- Knockdowns: Sometimes you can bet on the occurrence of a knockdown or multiple knockdowns to occur in a fight. A knockdown is when a fighter is no longer standing due to the boxing their opponent. Usually, on the mat, the referee gives the knocked down fighter ten seconds to get back on their feet and continue fighting. If the fighter manages to achieve this and carries on, this is counted as a knockdown and not a knockout.
It is important to know that boxing stats mean very little apart from in context and that boxers can change their style and tactics from fight to fight.
Watching fights, or reading analysis articles, and picking up on strengths and weaknesses is key to making predictions. Some gargantuan bouts are coming up over the next few months; here’s our quick take and predictions on them:
George Groves vs Chris Eubank Jr
Coming up on February 17th, Groves will try to defend his WBA world super middleweight title against Eubank Jr in the semi-final of the World Boxing Super Series.
It’s a huge clash between two strong British boxers. While Groves is a world champion, it’s hard to look past the new composed nature of Eubank Jr and his clinical punching. Eubank Jr to win in rounds 7-12 at 7/2 may prove a prudent bet.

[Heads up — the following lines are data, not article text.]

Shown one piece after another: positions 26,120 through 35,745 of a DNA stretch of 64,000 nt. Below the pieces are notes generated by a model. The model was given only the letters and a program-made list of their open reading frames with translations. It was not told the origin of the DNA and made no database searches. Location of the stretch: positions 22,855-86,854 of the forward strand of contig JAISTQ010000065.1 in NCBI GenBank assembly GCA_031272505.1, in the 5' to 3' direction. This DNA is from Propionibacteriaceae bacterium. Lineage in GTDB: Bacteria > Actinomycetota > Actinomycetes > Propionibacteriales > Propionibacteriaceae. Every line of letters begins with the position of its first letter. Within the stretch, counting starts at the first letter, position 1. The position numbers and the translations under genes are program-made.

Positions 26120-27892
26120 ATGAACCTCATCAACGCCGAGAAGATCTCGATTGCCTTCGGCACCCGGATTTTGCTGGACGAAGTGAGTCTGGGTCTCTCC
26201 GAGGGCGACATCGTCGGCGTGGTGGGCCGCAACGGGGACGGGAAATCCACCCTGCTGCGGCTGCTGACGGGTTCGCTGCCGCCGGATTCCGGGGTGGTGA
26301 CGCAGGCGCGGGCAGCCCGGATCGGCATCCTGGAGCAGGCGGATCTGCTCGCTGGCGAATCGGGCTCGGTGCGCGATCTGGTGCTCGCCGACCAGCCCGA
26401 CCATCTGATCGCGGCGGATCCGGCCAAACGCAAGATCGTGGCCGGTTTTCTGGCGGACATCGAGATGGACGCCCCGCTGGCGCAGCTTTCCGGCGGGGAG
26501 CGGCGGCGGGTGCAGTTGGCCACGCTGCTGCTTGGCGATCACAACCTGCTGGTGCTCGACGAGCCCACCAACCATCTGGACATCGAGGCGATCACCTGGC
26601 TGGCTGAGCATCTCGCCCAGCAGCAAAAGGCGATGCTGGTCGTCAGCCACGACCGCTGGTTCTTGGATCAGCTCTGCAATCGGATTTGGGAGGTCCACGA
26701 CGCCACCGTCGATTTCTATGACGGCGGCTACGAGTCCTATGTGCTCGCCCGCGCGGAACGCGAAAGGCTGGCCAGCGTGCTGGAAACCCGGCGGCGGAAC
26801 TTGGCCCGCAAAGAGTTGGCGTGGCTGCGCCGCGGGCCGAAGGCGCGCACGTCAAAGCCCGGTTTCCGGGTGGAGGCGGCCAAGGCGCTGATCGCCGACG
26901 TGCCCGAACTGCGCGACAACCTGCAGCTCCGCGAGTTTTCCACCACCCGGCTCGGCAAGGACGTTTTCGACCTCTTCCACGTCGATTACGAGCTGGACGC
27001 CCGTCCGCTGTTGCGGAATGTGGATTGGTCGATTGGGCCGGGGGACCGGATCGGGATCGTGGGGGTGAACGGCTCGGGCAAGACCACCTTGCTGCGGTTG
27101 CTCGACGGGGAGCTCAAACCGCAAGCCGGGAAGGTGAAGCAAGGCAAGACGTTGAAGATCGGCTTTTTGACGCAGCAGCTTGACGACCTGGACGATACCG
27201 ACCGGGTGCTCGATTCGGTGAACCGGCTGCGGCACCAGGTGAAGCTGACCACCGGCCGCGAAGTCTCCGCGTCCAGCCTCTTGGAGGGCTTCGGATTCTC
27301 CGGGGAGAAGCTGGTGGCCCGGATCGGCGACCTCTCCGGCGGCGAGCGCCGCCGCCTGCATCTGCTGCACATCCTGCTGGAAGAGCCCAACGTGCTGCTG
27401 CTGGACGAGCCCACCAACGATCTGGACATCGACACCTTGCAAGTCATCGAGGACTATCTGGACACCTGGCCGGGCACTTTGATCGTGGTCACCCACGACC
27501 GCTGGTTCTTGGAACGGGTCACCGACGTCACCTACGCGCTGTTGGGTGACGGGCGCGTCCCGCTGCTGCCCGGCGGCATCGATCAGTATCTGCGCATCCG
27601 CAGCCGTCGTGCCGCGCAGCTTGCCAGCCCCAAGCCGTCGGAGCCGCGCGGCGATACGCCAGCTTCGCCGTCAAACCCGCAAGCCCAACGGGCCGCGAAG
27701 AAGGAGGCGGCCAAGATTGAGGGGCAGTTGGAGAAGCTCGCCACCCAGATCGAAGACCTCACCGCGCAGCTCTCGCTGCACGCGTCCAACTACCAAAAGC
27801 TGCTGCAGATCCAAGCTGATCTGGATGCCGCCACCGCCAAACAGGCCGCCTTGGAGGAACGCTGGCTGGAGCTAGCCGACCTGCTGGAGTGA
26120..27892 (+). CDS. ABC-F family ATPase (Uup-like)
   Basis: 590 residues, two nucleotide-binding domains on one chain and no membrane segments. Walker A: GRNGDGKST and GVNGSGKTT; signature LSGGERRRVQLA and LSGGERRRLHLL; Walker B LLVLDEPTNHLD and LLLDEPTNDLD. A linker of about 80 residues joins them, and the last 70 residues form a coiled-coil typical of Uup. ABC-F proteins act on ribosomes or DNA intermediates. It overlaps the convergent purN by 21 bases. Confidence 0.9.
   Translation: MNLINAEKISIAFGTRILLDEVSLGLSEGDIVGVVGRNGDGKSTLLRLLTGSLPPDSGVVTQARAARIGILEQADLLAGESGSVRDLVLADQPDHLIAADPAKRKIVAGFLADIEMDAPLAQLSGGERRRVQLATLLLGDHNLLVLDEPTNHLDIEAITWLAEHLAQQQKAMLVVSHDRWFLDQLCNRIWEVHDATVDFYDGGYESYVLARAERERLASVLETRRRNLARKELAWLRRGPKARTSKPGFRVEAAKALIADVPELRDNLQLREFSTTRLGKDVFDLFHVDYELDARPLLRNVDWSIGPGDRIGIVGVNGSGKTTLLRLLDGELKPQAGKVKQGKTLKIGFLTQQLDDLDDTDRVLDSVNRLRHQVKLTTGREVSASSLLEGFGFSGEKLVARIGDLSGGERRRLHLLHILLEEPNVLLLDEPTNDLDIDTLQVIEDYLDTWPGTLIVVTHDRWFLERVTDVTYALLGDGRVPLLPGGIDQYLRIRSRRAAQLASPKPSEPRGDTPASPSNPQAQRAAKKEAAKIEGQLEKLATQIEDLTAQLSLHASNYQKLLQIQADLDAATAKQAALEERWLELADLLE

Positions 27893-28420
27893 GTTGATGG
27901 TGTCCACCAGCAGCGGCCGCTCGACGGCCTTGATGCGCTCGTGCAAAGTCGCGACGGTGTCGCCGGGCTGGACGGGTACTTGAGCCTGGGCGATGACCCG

Deontay Wilder vs Luis Ortiz
Deontay Wilder is the longest standing world heavyweight champion right now, but mostly because his defences have come against very weak opponents.
Luis Ortiz will be his first challenge in a long time, and yet, the American has been rocked by weaker foes before. Ortiz, while certainly not the best heavyweight in the world, is a strong and fearsome opponent who can absorb punches and deal out heavy hits. Wilder is favoured at 33/100, but Ortiz at 9/4 looks to have a decent chance of coming in on March 3rd.